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The Impact of 9/11 and Other Terrible Global Events on Tourism in the U.S. and Hawaii

by 

Carl Bonham, Christopher Edmonds, and James Mak

East-West Center Working Papers, Economics Series, No. 87

Publisher:

Honolulu: East-West Center

Publication Date: February 2006
Binding: paper
Pages: 23
Free Download: PDF

 

Publication of this working paper is forthcoming in the Journal of Travel Research.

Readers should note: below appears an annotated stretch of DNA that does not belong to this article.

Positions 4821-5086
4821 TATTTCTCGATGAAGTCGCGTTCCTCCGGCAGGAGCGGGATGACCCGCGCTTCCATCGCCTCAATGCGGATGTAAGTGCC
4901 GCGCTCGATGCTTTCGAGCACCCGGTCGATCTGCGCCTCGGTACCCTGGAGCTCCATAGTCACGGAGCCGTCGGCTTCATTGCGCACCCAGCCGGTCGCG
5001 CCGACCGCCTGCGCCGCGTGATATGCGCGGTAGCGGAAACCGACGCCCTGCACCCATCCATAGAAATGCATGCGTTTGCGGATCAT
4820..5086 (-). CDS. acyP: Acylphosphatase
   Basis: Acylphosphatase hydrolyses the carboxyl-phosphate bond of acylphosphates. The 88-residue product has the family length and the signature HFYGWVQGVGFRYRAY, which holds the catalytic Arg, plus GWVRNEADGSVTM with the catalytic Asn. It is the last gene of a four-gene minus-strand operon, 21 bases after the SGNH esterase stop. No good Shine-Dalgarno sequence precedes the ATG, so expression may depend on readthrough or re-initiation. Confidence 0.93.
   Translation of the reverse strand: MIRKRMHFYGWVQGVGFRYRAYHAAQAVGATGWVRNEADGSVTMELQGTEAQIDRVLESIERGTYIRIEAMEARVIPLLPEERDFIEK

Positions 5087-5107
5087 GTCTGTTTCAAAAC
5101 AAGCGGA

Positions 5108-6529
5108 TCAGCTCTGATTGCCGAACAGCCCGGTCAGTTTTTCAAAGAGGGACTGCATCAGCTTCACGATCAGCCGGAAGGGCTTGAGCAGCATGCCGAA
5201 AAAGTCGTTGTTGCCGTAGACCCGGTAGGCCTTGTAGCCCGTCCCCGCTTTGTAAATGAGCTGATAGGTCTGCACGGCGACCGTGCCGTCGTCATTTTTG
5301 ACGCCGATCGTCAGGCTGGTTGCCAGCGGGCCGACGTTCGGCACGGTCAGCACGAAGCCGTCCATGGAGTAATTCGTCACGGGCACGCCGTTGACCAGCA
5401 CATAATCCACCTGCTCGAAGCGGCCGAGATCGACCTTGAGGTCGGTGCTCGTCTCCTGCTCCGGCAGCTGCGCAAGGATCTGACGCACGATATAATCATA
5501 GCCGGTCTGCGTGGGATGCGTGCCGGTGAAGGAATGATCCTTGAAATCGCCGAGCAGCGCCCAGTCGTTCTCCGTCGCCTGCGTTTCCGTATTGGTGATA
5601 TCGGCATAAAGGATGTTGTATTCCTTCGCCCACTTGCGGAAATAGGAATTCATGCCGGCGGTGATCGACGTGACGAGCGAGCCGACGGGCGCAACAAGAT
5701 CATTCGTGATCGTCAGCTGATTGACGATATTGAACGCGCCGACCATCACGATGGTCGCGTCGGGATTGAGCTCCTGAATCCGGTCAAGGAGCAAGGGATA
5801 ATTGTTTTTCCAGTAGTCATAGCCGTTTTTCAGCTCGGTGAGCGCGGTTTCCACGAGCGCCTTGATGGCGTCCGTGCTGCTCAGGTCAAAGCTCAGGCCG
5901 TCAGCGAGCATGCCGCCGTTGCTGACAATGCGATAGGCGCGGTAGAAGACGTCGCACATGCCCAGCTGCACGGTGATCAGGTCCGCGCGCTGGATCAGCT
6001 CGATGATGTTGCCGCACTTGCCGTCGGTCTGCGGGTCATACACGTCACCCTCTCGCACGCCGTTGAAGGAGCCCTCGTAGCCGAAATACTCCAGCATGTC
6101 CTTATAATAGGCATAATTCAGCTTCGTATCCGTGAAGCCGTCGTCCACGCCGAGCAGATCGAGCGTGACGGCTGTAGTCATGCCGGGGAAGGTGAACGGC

This paper reviews recent trends in travel and tourism in the U.S. and Hawaii to ascertain how the terrorist attacks of 9/11 and subsequent terrible global events affected their tourism flows and the manner and pace of their recovery. We note that tourism in the U.S. has not fully recovered from 9/11 and other international shocks; indeed recovery of international travel to the U.S. may be a long way off. By contrast, Hawaii tourism is enjoying robust growth in the aftermath of 9/11 as growth in tourist arrivals from the U.S. mainland has more than offset declines in Japanese and other international visitors. We suggest that Hawaii's current tourism boom is in part explained by the diversion of U.S. travel from foreign travel. The paper demonstrates the usefulness of vector error correction models to generate dynamic visitor forecasts which we use to ascertain whether tourism in Hawaii has fully recovered from 9/11 and other terrible international events. The paper considers policy options for facilitating the recovery of international tourism to the U.S.